In June 2009, Davison and Fricks met with Mac Hardin, the president of Citizens Bank in Warner Robins, to discuss obtaining a loan for Zoegetics. During that initial meeting, Davison, Fricks, and Hardin discussed whether Fricks had property that could serve as sufficient collateral for the loan. And because he did not want to be personally liable on the loan, Davison emphasized that he would not sign a promissory note unless there was sufficient collateral to secure it. The issue was not resolved at that point, and Davison left the meeting without signing any documents. Nevertheless, a few days later, $300,000 was deposited into Zoegetics's account, and thus, Davison assumed that Fricks and Hardin had successfully negotiated a loan with sufficient collateral.
In September 2009, Hardin contacted Davison to discuss renewing the June loan, and as part of that process, Davison and Fricks paid $12,500 each to reduce the overall debt. Thereafter, on September 24, 2009, Davison went to Citizens Bank, met briefly with Hardin's assistant, and signed several documents, which he admittedly did not read but assumed were the renewal note and personal guaranty. That same month, Fricks also signed a personal guaranty of the September renewal note but not the note itself. At some point, Fricks also signed a security deed that provided Citizens Bank with the property owned by HOCO as collateral for the renewal note, but for reasons unclear from the record, Citizens Bank did not record that deed until July 2010.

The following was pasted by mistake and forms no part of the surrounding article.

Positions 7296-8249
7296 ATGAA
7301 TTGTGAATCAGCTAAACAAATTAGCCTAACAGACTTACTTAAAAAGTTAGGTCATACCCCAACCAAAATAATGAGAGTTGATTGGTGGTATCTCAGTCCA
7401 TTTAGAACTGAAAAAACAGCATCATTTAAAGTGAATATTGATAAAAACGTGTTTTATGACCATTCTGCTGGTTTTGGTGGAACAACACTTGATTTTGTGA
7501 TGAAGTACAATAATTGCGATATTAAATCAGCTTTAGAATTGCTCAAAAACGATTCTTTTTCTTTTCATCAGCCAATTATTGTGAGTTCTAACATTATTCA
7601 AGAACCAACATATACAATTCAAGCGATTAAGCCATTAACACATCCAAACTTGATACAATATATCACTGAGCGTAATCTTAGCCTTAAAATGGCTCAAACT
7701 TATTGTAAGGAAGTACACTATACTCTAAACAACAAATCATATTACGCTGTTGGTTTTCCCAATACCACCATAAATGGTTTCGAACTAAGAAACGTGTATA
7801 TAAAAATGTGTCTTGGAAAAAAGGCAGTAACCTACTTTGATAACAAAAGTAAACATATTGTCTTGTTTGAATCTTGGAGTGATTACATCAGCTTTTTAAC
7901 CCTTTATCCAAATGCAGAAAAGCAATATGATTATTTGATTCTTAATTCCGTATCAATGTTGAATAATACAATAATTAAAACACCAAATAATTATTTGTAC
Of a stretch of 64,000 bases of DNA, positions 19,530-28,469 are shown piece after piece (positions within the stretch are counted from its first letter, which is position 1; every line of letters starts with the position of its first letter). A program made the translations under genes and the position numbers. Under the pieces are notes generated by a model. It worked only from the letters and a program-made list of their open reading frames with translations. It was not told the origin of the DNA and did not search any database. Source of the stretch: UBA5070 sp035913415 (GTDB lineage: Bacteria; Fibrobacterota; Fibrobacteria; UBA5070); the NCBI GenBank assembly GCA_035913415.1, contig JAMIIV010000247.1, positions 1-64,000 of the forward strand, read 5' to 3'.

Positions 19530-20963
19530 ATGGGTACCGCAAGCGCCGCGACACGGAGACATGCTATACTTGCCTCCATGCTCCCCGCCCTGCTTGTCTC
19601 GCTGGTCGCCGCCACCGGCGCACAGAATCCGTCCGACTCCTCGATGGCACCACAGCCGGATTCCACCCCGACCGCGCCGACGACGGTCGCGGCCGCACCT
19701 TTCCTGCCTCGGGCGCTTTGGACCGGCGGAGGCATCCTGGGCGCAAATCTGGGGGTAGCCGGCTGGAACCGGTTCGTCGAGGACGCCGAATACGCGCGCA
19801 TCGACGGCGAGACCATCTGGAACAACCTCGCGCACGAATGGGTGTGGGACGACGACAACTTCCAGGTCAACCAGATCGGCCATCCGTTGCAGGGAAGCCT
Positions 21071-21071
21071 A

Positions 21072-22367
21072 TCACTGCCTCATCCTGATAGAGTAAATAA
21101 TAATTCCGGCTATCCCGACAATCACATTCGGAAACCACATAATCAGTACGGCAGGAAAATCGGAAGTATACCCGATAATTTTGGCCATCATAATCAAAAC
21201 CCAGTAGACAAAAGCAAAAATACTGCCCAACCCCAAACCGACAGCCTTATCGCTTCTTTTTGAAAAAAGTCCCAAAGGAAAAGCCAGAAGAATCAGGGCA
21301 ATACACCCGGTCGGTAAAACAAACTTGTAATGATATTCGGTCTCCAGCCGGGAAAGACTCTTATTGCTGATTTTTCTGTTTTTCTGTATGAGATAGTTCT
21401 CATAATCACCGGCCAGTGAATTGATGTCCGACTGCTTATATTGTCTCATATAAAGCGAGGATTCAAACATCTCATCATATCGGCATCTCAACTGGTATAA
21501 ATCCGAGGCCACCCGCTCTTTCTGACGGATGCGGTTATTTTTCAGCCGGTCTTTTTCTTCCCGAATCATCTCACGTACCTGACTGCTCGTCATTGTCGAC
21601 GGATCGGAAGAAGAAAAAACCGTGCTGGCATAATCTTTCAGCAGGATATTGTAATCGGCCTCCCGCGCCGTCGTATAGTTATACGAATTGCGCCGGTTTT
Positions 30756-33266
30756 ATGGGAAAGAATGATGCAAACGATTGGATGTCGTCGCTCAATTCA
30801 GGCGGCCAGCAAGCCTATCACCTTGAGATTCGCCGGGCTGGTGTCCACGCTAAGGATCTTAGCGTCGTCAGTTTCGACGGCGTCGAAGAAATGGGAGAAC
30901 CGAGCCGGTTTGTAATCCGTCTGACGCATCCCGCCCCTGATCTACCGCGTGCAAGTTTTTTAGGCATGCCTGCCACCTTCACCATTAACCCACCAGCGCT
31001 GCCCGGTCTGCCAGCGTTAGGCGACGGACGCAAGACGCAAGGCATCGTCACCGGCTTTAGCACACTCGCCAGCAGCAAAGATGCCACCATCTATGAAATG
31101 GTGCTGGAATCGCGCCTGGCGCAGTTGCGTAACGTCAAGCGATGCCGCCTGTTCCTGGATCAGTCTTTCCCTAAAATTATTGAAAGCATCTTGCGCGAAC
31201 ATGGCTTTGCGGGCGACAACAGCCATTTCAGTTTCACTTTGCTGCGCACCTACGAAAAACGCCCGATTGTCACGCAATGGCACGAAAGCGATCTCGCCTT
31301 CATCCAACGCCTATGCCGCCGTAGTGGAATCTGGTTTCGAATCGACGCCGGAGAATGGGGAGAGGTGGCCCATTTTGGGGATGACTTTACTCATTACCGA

Several months later, after the September 2009 renewal note went into default, Hardin, on behalf of Citizens Bank, began contacting Davison to discuss collection on the debt. And in an attempt to understand the exact nature of his debt obligations, Davison went to Citizens Bank, confronted Hardin, and demanded to see all the loan documents. Hardin complied, and upon reviewing the June 24, 2009 promissory note, Davison observed that HOCO—a company with which he was not familiar—was indicated as the borrower and that his name and title as a member of HOCO were printed below the signature line. Additionally, Davison determined that his signature had been forged on both the June note and the guaranty of that note. Davison also reviewed the September 24, 2009 renewal note and guaranty, which he had actually signed, and now noticed that it similarly indicated HOCO as the borrower and that he was signing as a member of that company.